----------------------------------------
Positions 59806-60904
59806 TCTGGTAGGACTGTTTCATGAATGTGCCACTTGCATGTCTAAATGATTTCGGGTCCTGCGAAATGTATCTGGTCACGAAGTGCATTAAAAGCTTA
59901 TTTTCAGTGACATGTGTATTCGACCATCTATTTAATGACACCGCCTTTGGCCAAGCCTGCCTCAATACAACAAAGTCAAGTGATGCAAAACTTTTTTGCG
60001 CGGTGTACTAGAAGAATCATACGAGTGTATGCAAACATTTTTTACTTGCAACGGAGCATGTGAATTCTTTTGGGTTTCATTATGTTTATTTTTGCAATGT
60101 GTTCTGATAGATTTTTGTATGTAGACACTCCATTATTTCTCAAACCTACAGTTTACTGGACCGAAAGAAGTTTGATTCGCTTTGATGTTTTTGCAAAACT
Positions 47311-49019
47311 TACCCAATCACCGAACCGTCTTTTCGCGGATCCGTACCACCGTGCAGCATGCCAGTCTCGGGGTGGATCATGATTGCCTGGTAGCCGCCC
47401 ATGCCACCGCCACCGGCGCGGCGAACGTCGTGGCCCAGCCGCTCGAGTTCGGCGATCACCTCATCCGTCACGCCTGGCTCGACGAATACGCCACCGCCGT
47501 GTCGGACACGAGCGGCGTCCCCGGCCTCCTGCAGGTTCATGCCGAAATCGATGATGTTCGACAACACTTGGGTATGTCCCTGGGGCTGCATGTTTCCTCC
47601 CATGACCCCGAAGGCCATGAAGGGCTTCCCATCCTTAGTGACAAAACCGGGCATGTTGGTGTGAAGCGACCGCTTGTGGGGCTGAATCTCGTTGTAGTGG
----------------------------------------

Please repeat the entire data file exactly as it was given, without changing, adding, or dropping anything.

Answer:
Positions 59806-60904
59806 TCTGGTAGGACTGTTTCATGAATGTGCCACTTGCATGTCTAAATGATTTCGGGTCCTGCGAAATGTATCTGGTCACGAAGTGCATTAAAAGCTTA
59901 TTTTCAGTGACATGTGTATTCGACCATCTATTTAATGACACCGCCTTTGGCCAAGCCTGCCTCAATACAACAAAGTCAAGTGATGCAAAACTTTTTTGCG
60001 CGGTGTACTAGAAGAATCATACGAGTGTATGCAAACATTTTTTACTTGCAACGGAGCATGTGAATTCTTTTGGGTTTCATTATGTTTATTTTTGCAATGT
60101 GTTCTGATAGATTTTTGTATGTAGACACTCCATTATTTCTCAAACCTACAGTTTACTGGACCGAAAGAAGTTTGATTCGCTTTGATGTTTTTGCAAAACT
Positions 47311-49019
47311 TACCCAATCACCGAACCGTCTTTTCGCGGATCCGTACCACCGTGCAGCATGCCAGTCTCGGGGTGGATCATGATTGCCTGGTAGCCGCCC
47401 ATGCCACCGCCACCGGCGCGGCGAACGTCGTGGCCCAGCCGCTCGAGTTCGGCGATCACCTCATCCGTCACGCCTGGCTCGACGAATACGCCACCGCCGT
47501 GTCGGACACGAGCGGCGTCCCCGGCCTCCTGCAGGTTCATGCCGAAATCGATGATGTTCGACAACACTTGGGTATGTCCCTGGGGCTGCATGTTTCCTCC
47601 CATGACCCCGAAGGCCATGAAGGGCTTCCCATCCTTAGTGACAAAACCGGGCATGTTGGTGTGAAGCGACCGCTTGTGGGGCTGAATCTCGTTGTAGTGG